Last Thursday, I did a reading at Indiana University-East in Richmond, Indiana. The reading was in the library on campus, and the podium was in front of a wall of glass that looked out onto a grassy area at the edge of woodlands. Just as my excellent host, TJ Rivard, called me to the podium, two does came out of the woods and ran across the grass. I’ve never been upstaged by deer, but it was a wonderful upstaging, the grace and sudden appearance of those does at a time when those of us inside had nary a thought that my reading would feature wildlife. How could I even hope to complete with the grace and wonder and beauty of that sudden and breathtaking appearance?
After my reading, a woman came from the audience to say, “I’m glad you’re writing about the Midwest.” The woman then went on to tell me about a well-known writer, whom she didn’t name, from “back East,” who, at a writers’ colony, asked her where she was from. “Indiana,” said the woman. The response from the well-known writer? “I hate Indiana.”
That’s the sort of story that makes me bristle because it smacks of the disparaging eye folks often cast on the Midwest, particularly the rural parts of it, the parts that have always seemed like home to me. What is it about people that makes them want to think that nothing noteworthy goes on in those small towns and in those farming communities? What is it that makes it difficult to recognize the beauty of the terrain? To me, even the subtle distinctions between shades of brown in the freshly worked fields this time of year is wonderful. Not to mention the redbud and dogwood in bloom in the woodlands, or the brilliant green of spring wheat, or the skeins of tender soybean plants just now breaking through the soil. Even the winter landscape charms me: a dusting of snow in the furrows of a corn field; the bent stubble; an iced-over pond; the steamy breath from cattle in a feedlot. Something severe and glorious at the same time. Something stark and beautiful. Like the people themselves.
The people are never separate from the landscape, no matter the locale. “Place is fiction,” Eudora Welty said, and it’s true no matter if we’re talking about fiction or nonfiction. People are inextricable from their surroundings. Where they live helps determine what they might and might not do.
Yesterday in my fiction workshop we were talking about a student story set in Ohio. But what part of Ohio, we wanted to know. How does the region come to bear on the characters? Not only is Ohio distinct from Indiana, Illinois, Iowa, it’s also distinct in its own regions. Athens is not Columbus is not Cleveland, etc. No matter whether we’re writing fiction or nonfiction, we’re smart to pay close attention to the settings and to understand that someone’s life takes certain directions in part because of the place where those lives begin and unfold. Landscapes are as unique as individuals. Why would we ever disparage a place because of its difference? Why wouldn’t we celebrate its idiosyncrasies, knowing that it’s the ability to appreciate and respect difference that makes us more fully human? Why would we dismiss any particular part of our planet, knowing, as we surely must, that the same things are going on there as they are anywhere: people are living with whatever it is that pushes and pulls at their hearts and lying down each night, alone in the dark with their various aches and joys. Although different landscapes may influence us, we’re all part of the same striving. What would make one so vain, so insular, that he or she wouldn’t be able to make room for that fact? I suppose it’s the natural inclination toward prejudice, something else that makes us human and something else that requires our understanding.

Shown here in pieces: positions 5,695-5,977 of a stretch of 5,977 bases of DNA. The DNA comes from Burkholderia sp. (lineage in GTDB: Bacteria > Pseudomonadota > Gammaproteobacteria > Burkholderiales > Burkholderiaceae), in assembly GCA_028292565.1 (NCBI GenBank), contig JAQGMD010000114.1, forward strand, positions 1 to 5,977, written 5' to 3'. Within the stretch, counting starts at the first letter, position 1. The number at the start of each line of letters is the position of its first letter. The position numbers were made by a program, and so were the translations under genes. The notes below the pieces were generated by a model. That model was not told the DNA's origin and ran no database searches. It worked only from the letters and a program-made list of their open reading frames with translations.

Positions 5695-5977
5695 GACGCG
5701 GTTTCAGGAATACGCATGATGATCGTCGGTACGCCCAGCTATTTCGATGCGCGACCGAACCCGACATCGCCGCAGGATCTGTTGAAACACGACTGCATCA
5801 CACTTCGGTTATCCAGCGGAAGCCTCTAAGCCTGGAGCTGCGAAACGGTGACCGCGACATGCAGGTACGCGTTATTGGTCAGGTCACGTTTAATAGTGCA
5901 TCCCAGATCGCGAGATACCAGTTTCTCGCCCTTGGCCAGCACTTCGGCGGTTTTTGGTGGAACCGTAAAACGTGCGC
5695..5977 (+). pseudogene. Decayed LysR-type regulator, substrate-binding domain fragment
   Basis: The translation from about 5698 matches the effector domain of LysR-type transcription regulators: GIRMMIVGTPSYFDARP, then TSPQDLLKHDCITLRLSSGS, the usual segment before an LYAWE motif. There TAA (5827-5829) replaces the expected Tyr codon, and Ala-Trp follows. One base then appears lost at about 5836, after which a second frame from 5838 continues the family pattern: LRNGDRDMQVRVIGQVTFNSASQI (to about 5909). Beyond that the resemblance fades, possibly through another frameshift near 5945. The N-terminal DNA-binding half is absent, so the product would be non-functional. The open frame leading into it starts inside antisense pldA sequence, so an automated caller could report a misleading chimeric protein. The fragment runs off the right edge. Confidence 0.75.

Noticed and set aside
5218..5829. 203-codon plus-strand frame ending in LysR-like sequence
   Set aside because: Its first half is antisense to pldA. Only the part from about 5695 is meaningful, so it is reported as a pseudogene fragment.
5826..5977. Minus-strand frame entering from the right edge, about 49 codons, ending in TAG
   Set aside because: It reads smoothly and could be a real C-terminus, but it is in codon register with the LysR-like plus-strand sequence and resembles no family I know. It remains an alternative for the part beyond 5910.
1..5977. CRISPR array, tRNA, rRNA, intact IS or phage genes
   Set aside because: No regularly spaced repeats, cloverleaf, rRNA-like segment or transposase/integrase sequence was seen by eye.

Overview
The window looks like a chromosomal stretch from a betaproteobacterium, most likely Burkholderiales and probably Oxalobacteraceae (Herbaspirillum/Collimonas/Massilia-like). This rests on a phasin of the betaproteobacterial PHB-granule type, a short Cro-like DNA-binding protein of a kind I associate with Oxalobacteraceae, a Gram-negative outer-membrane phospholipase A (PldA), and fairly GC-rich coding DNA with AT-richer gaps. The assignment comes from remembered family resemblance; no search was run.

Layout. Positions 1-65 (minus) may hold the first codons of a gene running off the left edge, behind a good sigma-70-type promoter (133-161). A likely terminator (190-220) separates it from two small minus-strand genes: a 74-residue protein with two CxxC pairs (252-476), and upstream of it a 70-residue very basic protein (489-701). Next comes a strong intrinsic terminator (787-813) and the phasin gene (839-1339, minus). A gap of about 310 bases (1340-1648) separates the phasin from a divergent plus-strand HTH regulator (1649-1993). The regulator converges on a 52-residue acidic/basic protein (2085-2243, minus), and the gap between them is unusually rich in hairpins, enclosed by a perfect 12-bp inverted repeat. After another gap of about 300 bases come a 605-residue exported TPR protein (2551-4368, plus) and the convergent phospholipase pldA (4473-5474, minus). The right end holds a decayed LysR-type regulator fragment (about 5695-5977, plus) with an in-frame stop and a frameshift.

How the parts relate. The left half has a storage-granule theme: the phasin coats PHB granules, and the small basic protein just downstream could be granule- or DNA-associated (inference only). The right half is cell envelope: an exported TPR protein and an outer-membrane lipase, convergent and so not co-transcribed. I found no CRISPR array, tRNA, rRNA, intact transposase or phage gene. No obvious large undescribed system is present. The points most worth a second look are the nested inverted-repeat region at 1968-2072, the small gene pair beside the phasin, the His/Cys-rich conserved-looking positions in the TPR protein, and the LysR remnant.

I know this: nothing is more dangerous for a writer than to be dismissive. To dismiss means to judge, and nothing kills a piece of writing faster than that. Make room, make room! Let the world in all its shades and tones and terrains take you more fully into the human heart.